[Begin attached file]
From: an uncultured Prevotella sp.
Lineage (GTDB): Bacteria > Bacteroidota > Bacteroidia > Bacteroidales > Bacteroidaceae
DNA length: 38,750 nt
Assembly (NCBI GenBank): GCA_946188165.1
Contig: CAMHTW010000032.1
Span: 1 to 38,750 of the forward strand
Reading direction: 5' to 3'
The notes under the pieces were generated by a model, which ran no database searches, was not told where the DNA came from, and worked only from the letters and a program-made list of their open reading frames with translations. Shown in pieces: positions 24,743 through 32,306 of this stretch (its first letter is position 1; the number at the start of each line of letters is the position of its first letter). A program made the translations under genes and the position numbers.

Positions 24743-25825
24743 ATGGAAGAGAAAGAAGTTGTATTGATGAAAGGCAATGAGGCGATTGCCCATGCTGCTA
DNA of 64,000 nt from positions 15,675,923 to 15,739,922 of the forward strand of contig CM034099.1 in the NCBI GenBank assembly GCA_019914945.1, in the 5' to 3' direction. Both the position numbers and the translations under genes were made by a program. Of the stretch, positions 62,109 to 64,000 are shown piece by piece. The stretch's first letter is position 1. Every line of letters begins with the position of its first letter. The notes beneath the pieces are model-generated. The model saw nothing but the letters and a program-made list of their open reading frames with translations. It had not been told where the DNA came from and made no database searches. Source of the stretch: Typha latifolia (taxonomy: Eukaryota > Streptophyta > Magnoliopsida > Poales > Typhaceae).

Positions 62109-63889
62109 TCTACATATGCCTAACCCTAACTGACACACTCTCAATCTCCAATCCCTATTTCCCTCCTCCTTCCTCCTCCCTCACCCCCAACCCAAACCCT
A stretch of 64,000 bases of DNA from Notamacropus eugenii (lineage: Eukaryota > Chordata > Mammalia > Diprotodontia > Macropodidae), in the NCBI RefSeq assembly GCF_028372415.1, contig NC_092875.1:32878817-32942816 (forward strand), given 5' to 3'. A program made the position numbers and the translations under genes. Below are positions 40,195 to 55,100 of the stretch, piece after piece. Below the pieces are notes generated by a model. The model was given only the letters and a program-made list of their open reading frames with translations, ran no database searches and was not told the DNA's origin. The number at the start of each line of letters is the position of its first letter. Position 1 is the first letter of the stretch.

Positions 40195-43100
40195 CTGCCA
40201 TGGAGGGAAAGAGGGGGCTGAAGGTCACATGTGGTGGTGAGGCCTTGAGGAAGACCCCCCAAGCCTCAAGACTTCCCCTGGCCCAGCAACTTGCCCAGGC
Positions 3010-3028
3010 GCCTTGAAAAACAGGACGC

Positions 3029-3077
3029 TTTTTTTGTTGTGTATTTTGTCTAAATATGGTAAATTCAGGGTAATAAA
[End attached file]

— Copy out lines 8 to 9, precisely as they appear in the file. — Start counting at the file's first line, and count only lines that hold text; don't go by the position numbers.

The notes under the pieces were generated by a model, which ran no database searches, was not told where the DNA came from, and worked only from the letters and a program-made list of their open reading frames with translations. Shown in pieces: positions 24,743 through 32,306 of this stretch (its first letter is position 1; the number at the start of each line of letters is the position of its first letter). A program made the translations under genes and the position numbers.

Positions 24743-25825